Learning to Engender Reparations in Timor-Leste: Reaching Out to Female Victims

Authored by: Galuh Wandita, Karen Campbell-Nelson, and Manuela Leong Pereira

Categories: Statebuilding
Sub-Categories: Democratization and Political Participation, Political Transitions, Transitional Justice
Country: Timor-Leste
Region: East Asia and the Pacific
Year: 2006
Citation: Wandita, Galuh, Karen Campbell-Nelson, and Manuela Leong Pereira. "Learning to Engender Reparations in Timor-Leste: Reaching Out to Female Victims." In What Happened to the Women? Gender and Reparations for Human Rights Violations, edited by Ruth Rubio-Marin, 284-335, New York: Social Science Research Council, 2006.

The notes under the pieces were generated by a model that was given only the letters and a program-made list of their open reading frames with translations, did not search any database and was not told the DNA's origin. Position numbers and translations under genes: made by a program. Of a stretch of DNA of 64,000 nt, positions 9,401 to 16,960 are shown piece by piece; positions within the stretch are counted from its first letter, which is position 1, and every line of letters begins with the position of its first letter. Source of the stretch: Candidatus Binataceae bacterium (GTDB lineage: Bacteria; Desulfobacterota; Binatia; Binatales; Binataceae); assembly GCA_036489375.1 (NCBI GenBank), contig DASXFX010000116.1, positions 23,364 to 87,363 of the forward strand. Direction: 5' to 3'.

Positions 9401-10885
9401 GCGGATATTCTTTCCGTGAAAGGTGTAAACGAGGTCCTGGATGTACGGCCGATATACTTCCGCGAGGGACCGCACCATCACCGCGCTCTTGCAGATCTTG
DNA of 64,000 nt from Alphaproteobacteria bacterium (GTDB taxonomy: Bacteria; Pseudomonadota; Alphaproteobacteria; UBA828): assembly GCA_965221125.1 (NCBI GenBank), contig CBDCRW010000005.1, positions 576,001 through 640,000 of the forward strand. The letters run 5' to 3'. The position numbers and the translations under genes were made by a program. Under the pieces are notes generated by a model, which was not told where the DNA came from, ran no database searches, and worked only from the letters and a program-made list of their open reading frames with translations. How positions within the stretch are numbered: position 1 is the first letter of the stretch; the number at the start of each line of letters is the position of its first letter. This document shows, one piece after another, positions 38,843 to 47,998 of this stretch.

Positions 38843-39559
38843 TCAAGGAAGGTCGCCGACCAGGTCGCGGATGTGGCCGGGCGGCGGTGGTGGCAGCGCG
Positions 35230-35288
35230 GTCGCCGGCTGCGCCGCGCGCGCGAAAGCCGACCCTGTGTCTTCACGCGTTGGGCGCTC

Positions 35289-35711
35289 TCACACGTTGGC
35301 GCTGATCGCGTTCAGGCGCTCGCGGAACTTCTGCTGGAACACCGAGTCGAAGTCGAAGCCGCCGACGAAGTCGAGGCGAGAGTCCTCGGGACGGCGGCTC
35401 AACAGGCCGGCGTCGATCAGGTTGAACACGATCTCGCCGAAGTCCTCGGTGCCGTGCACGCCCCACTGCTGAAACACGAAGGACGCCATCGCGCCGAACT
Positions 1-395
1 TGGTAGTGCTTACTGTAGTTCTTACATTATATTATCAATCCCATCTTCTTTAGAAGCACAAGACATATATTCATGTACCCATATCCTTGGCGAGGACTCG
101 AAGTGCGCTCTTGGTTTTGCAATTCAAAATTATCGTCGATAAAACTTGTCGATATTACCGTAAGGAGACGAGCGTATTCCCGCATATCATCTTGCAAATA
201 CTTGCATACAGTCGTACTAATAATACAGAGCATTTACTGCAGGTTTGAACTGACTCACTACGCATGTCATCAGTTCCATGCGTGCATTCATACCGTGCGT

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As in other post-conflict societies, the women of Timor-Leste walk a tightrope between the opposing polarities of exhilarating change and traditional customs. With the withdrawal of Indonesian forces, many women who had been active in the struggle for independence continued to deal with past abuses while also advocating for gender equality in the process of nation building. Timorese women took the lead in the emergency and rehabilitation phase of the transitional process by providing emergency shelter, counseling, and support for victims of violence. The transitional process has also been marked by women’s mobilization that has resulted in significant positions for women in the government. Women also played an active role in the CAVR as commissioners and staff members, as those who gave testimony and participated in various CAVR programs and as members of women’s organizations that were involved in the implementation of some CAVR .